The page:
Simbang Gabi Down Under
I finally managed to squeeze in some writing! I said writing — the finishing and the publishing, I am not so sure when 🙂
Every year, after Christmas, things seem to slow down. As in before Christmas came, it was like whoa, it’s coming! It’s coming! Then on the 26th, things go slow mo’. Sleep ins, left overs, sleep ins, left overs. Don’t get me wrong, I haven’t been doing heavy shopping prior to the 25th — not too much — I am watching every cent we have like an eagle — specially because my husband is presently the sole breadwinner and all… not complaining here — I have never been a real “shopper” anyway! I don’t like crowded places, looking for parking spots, smelling the ciggies outside malls, nope, not me. A single whif of cigarette smoke is enough to give me one big time migraine and spoil either the remainder of my day, or remainder of my week 😦 Sad but true.
Each year, I say out loud I will start shopping for presents September. And I never do so. I end up shopping online, or go to the mall a week before Christmas, or 2 days after Christmas! Lucky most everything are on sale by then hihihi!
Anyways, the main reason I am writing today is to reflect on the simbang gabi Australia style.
For the first time in my nearly 10 years of living here in Australia, I was able to complete the 9-day traditional Filipino novena (last year, they only had 8). During these 5 am masses, our family was given the opportunity to meet new friends and form some sort of a bond with the rest of the “simbang gabi-ers”. Perhaps seeing the same sleepy eyes and tousled hair and stifled yawns from mostly the same people everyday somehow merged everyone in the same prayerful zombie-like specie. We were all trying our best to praise and worship at a time when everyone is still in lala land. My daughter sleeps wearing the clothes she will wear the following morning to church never mind if they get all wrinkled up haha. And I didn’t care (that much) if my eyeshadow is maybe darker on one eyelid than the other, or some of my hair is sticking up or flatter than usual.
Our priest is the handsome Italian Fr. Mauro Conte. I have heard that he was assigned to the Philippines for 4 years and hence is familiar with the tradition and the Filipino songs that were included in the Simbang Gabi here. Fr. Mauro is a very likeable priest, not just because he is a looker (though that probably helps), but he manages to convey this openness to everybody, this welcoming aura that would make people want to be a part of his parish. He is young and that could be a factor to the way he deals with the churchgoers, but he also has a sense of authority that reminds everybody that he is a priest and would not tolerate nonsense in church.
After each mass, there is breakfast for all to share. Families volunteered every certain day and in those days that there were no volunteer family, people brought food and there were always enough for all. It is heartwarming to see that although the Simbang Gabi is a Filipino by nature, people of different skin color are in attendance. It was very nice to see an elderly Indian man bringing a tray of ham and chaeese sandwiches. An Italian man cooking rice and chicken adobo (which he says he learned to cook from a cooking show — but he said he forgot to cook the pork with it; his original plan was to cook Chicken and Pork Adobo). An Indian woman bringing what she said is called Milk Rice (white sticky rice that you sprinkle with palm sugar and some tiny spicy things), and another bringing a super spicy noodle dish. It was the story of the two fish and five pieces of bread in action over and over, each morning after mass. And it is because of these after mass snacks that my daughter is always worried whether people could hear her tummy rumbling during mass.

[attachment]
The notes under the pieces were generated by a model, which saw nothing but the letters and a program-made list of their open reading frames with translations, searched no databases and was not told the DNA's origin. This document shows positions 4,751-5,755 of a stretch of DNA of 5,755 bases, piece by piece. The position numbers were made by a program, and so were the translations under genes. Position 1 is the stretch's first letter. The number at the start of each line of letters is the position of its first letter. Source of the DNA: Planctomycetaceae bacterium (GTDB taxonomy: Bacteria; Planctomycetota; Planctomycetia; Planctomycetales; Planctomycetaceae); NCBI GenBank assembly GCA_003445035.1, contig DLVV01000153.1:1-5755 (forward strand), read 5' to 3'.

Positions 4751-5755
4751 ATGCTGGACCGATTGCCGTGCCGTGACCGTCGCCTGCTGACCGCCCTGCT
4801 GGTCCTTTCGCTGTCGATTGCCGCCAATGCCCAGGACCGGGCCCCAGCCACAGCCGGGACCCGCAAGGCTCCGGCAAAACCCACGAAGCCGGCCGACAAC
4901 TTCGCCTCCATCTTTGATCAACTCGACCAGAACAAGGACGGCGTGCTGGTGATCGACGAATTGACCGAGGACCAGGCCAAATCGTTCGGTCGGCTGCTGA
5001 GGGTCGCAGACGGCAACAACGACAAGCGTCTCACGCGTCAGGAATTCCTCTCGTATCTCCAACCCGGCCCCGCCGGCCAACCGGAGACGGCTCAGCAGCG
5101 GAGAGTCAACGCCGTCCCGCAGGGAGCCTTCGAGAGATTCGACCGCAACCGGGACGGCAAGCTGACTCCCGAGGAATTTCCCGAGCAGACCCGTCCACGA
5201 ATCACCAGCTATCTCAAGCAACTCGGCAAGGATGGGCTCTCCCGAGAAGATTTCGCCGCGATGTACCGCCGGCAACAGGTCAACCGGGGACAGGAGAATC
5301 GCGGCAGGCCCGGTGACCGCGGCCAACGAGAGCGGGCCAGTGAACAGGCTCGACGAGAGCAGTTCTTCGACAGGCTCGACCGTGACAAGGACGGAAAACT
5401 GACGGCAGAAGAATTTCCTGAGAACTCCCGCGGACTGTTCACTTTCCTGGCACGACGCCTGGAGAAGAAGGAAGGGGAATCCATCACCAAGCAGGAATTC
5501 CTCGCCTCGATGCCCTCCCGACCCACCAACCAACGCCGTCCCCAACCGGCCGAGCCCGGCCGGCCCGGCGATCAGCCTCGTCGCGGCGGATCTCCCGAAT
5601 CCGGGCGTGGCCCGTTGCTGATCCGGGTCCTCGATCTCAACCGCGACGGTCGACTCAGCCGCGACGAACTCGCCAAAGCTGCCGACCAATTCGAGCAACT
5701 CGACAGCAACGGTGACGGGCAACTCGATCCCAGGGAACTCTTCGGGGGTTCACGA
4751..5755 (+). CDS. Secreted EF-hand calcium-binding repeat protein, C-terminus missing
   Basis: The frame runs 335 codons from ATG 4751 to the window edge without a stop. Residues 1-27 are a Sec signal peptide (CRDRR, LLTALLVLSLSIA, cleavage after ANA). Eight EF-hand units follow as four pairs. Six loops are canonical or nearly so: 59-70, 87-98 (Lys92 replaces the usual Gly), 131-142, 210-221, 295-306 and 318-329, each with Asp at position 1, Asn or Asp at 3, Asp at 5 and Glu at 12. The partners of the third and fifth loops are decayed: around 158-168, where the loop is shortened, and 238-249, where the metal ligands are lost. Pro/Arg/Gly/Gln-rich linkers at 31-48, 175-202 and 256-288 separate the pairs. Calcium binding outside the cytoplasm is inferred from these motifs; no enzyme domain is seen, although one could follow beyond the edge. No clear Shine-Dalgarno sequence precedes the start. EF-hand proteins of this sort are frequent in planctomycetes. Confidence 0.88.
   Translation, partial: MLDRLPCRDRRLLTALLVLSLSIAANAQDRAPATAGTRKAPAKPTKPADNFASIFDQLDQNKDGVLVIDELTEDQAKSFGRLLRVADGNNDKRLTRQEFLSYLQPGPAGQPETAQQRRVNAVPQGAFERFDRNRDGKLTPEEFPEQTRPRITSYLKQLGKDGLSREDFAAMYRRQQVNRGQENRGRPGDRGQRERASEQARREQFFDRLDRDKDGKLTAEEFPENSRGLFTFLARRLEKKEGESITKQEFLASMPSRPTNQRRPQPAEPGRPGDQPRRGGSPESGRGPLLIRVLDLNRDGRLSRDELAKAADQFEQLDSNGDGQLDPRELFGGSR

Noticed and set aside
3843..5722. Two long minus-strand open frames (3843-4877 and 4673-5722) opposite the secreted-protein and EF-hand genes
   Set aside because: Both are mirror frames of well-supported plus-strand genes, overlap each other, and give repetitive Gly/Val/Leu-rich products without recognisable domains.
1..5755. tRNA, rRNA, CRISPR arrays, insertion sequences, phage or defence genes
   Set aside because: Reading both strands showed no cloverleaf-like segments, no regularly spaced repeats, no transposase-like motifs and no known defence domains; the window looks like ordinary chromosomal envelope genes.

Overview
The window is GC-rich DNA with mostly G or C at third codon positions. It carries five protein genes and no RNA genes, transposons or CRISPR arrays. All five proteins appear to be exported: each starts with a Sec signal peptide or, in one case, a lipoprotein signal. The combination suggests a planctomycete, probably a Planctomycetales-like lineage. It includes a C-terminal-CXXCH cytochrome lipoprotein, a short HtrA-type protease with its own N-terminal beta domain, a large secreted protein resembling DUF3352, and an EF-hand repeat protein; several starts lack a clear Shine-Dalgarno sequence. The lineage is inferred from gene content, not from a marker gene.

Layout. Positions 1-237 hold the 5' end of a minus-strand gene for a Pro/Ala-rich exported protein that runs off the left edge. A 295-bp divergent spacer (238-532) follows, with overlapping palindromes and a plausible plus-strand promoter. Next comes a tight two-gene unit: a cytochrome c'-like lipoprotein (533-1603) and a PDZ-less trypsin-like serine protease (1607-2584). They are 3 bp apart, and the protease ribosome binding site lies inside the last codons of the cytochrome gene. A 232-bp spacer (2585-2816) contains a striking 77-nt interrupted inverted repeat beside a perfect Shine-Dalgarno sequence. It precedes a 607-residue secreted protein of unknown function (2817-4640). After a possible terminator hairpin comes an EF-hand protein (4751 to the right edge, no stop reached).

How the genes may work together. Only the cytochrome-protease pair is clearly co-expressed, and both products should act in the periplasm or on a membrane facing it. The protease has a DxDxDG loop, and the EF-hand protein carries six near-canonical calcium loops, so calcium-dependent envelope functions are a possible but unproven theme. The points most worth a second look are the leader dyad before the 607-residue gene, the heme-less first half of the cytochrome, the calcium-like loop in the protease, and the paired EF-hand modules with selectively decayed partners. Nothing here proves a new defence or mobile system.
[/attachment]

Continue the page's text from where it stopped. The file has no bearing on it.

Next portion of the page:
It is during these breakfasts that our family was able to meet new friends — and somehow bond with them. We got invited to a Christmas party organized by a Filipino group though we couldn’t stay longer than 8:30 pm because we had to wake up around 3 am the following morning as we volunteered to do the morning after breakfast.
Everything went smoothly the next day, as we had time to prepare everything in advance and planned very well 🙂 We cooked and brought steamed rice, Filipino beef tapa, beef yakiniku, tomatoes, scrambled eggs, Ken’s biko and my very own Mango Cream Cake for Fr. Mauro and another parishioner Vanessa, who were both celebrating their birthdays. I should be inserting here a photo of the food we brought but we haven’t had the time to take even one!
That’s alright. We had a great time completing the novena, and preparing and serving our friends in church. My daughter can’t wait until next year!
At the end of the day, our family is glad of the opportunity to be a part of Our Lady of the Southern Cross here in St. Augustine, Ipswich, of the chance to meet new friends, and of being blessed enough to be together to enjoy the season.